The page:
Emerald Hills Institute

On Saturday February 3, Emerald Hills Institute hosted a Salt Lake Interfaith Roundtable event at the City Library in Salt Lake – “Two Faiths, One Common Base: LDS + Islam”.

This was not a debate in any sense of the term, rather it was a discussion between friends.

George Cannon, a lifelong member of the LDS Christian faith and a native of Salt Lake, is not an LDS “General Authority” or official church representative, but holds a Masters degree and is experienced in international business.  Ayse Durmus, who holds a Masters degree in education, is experienced in teaching English as a second language in a number of countries around the world, and is a lifelong Muslim originally from Turkey.

“This is not an academic presentation” Mr. Cannon said at the beginning of his remarks, “but rather a conversation”.  Later he told me “Ayse and I felt strongly that having this be a scholarly presentation was really the wrong way to go.”

Although Mr. Cannon is on a religious volunteer board, he is not an official representative of the LDS Church, but is “just an ordinary member”.  And likewise, Mrs. Durmus is also “just an ordinary Muslim” and not an official ambassador of Islam.  Mrs. Durmus and Mr. Cannon described how their mutual respect and friendship grew over the weeks as they were preparing the presentation, and they wanted the audience – a solid showing - to feel some of that camaraderie.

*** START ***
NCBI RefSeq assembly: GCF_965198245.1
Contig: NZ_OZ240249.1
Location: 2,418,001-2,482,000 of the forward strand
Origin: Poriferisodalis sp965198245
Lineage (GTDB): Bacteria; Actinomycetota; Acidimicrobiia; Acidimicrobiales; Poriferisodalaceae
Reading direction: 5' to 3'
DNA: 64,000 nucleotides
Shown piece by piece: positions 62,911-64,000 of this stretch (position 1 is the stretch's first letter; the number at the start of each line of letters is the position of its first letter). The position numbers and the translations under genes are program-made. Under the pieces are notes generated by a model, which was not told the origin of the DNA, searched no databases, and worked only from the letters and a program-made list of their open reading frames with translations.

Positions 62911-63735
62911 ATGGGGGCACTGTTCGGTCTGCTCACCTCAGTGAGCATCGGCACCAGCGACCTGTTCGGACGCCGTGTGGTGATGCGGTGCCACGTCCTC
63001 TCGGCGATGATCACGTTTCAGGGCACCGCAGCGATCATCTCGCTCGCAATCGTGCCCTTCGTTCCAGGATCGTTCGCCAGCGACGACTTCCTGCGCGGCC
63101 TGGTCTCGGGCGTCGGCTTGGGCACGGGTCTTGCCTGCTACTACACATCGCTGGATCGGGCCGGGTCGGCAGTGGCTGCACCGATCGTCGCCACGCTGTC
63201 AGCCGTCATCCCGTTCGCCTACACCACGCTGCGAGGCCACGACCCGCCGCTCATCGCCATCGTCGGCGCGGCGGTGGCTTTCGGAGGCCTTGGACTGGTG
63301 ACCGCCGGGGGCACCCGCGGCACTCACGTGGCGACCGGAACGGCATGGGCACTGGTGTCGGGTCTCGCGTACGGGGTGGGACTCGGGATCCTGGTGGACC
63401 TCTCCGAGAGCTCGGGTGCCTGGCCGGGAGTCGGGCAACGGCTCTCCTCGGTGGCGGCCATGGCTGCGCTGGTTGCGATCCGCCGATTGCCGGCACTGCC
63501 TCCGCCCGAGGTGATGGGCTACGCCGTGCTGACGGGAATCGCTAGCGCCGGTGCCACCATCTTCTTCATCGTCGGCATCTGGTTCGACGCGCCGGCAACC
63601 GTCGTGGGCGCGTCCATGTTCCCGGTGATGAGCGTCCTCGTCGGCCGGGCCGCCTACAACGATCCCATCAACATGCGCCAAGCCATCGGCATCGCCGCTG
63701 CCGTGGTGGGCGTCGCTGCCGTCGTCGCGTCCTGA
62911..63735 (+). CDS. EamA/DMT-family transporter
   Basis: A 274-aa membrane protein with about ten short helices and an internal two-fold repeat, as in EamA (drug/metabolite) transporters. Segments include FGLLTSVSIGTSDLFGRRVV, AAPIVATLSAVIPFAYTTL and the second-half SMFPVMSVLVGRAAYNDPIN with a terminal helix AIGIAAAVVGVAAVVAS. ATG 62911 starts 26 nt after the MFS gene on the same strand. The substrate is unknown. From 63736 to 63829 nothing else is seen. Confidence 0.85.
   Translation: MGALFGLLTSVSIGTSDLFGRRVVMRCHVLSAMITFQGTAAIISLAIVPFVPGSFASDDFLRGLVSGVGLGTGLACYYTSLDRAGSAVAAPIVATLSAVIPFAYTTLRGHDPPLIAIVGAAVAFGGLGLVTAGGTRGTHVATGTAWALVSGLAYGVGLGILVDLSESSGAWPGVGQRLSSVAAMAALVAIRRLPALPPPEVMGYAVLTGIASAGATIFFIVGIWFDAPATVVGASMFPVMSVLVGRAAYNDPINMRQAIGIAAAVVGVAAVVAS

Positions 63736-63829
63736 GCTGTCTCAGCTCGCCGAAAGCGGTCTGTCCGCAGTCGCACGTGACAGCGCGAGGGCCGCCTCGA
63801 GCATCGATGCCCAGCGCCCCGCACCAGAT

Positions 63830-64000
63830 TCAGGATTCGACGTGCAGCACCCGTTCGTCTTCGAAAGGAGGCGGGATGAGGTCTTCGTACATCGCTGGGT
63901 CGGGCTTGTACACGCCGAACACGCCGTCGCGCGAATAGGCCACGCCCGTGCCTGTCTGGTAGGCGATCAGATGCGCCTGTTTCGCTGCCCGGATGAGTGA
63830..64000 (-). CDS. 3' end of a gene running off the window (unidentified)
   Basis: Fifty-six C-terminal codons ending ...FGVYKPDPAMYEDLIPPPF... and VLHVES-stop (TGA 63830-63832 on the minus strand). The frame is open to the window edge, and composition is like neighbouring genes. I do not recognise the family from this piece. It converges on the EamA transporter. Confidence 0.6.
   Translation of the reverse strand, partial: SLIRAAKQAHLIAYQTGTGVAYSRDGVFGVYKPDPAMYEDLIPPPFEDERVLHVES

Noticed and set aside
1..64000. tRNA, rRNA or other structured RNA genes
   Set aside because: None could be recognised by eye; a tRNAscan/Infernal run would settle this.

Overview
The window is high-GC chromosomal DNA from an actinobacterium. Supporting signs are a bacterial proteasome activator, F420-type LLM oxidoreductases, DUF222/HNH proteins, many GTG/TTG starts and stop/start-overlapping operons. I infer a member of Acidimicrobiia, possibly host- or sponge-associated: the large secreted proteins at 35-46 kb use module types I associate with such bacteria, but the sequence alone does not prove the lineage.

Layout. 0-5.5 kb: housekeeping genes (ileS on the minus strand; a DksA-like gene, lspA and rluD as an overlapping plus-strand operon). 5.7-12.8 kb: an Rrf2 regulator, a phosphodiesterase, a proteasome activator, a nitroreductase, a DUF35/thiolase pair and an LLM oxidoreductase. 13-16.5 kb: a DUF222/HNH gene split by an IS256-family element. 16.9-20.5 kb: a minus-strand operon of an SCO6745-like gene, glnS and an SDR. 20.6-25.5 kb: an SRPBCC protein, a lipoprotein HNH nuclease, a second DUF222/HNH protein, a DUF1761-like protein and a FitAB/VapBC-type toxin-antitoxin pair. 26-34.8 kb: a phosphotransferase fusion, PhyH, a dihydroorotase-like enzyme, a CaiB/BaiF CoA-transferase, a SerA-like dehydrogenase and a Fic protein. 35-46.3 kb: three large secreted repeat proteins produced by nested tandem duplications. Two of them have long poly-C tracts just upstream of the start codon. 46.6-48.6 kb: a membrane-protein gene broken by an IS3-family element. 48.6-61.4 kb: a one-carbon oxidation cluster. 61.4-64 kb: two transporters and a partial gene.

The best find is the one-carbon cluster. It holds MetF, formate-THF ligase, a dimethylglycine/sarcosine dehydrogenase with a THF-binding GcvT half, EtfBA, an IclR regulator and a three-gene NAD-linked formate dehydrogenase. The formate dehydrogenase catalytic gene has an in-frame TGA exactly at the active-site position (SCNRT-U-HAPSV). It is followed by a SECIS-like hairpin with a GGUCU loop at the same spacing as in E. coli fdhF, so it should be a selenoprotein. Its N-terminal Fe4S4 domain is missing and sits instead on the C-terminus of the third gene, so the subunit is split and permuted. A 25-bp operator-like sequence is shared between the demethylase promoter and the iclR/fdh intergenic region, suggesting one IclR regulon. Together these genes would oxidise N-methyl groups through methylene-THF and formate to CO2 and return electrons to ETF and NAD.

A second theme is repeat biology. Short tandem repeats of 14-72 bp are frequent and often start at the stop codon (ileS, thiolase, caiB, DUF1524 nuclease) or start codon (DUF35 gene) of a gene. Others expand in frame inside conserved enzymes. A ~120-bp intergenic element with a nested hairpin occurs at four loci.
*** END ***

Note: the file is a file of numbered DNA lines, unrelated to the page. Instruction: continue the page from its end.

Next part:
It was easy to see they had become friends.

During the discussion, there were times when both Mrs. Durmus and Mr. Cannon became Ayse and George, teasing each other and helping each to clarify responses to questions.  And they did not shy away from differences, either, but showed their mutual respected as those were also discussed.

“I enjoy a good debate” one attendee told me, “but this was fun to see.  It’s obvious they’re friends.”  This observation was shared by many, an audience made up of a diverse collection of people from all walks of life.

After the event, I asked several people if they felt this kind of discussion was worthwhile.  “Absolutely!” came the resounding response.  Everyone I spoke with made very similar observations – in a world where the media thrives on feeding messages of discord and divisiveness, we all need to take the time to listen and understand each other.

“Many people are afraid” one attendee put it, “and only understanding can drive out fear.”